Last week Dropbox launched a new gallery app called Carousel. It's a focused app, only letting people view their photos stored on Dropbox1 and conveniently share them. There are a few interesting parts in the app but there is one piece I’d like to highlight: Swipe down to hide.
This gesture doesn't delete your photo, it simply removes it from the gallery view. It's not a heavy action. There's no cognitive overhead, no thinking "wait, do I want this shot?" as there generally is when deleting items.
Swiping down to hide less-than-stellar photos is as satisfying as crossing something off your to-do list. It's the only curation tool you need for a stark gallery app. I effortlessly turned my heap of mobile phone photos and videos into a meaningful digital library that I found myself casually browsing over the past few days.
And that seems to be the point of Carousel. Make it easy for me to see the value of curating an easily digestible and shareable gallery and I may use Dropbox to store even more of my photos.
Now you're thinking "but Paul, this is nothing new!" Agreed. That's why this post isn't about Carousel.
As designers we love to focus on simplifying interfaces. We clasp Dieter Rams' 10 principles. But what about decluttering and crafting something useful with the content that lives inside these interfaces? Craig Mod suggests content for readers should fit the experience, not the other way around. What if you extend that thought to content created by the user, not just content consumed by them?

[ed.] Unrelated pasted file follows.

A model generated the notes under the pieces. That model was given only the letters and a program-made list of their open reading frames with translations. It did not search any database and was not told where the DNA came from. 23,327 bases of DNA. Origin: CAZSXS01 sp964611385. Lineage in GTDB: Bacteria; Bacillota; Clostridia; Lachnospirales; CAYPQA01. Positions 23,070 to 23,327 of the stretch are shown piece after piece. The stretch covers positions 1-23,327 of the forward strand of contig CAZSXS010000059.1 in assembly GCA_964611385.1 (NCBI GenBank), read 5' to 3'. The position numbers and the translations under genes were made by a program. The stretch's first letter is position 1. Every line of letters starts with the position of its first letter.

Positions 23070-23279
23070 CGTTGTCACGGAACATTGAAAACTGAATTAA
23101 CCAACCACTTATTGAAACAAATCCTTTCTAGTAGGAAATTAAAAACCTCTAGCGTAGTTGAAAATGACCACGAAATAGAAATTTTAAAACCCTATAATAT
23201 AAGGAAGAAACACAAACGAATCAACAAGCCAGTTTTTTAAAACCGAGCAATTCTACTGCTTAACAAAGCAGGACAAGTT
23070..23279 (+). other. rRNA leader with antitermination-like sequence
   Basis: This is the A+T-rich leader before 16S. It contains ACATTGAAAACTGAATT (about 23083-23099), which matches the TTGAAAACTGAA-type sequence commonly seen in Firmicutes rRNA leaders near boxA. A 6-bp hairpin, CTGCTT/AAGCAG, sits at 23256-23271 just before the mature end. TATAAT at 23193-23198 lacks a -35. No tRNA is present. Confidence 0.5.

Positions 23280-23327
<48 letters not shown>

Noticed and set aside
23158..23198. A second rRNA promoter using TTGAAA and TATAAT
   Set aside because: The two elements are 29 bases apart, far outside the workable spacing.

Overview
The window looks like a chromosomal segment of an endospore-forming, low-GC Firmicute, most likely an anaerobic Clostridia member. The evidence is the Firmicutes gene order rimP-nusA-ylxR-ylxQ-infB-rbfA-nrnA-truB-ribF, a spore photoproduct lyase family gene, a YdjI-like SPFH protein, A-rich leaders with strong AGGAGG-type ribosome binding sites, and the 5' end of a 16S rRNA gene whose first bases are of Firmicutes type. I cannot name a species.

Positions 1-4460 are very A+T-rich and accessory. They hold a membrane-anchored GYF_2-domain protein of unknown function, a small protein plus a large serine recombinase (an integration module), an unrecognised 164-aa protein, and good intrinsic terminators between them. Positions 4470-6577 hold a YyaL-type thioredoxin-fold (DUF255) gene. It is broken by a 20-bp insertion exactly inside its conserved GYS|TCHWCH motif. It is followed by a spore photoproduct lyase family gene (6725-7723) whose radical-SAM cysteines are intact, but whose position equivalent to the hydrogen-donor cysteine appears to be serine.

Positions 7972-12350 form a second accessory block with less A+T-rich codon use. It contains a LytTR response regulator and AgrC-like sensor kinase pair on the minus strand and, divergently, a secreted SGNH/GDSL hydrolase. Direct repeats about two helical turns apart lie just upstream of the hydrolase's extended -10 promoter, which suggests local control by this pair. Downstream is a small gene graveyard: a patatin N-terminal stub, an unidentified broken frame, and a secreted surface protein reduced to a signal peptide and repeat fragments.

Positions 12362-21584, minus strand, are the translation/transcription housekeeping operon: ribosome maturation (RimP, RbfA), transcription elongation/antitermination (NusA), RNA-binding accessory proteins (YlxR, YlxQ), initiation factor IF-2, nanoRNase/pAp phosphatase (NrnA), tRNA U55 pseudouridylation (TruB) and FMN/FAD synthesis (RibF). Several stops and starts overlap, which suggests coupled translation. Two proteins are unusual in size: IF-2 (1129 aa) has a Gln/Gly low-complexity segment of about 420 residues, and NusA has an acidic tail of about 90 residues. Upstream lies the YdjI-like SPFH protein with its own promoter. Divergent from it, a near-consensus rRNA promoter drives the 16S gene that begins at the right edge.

You can turn bulk, typically fleeting data into a moment, a story, a timeline, a canon of the user's own digital personal effects. Whatever it may be, help your users make it their own. Wherever your users create, let them curate. Otherwise your app's value may be fleeting instead.
About a year ago I began putting more time into my photoblog. I wanted to use it as a base to share my travel experiences. The goal was — and I haven't gotten there yet — to also use video, location, weather, audio and other Feltron-like statistics from each trip to tell my story. What ended up happening is I created something meaningful largely just for myself, something I'll revisit.
Where else can this be done?
1 More or less your phone's camera roll if you have “Camera Upload” enabled
Like it? Tweet it.
"Design for Curation" by @Stammy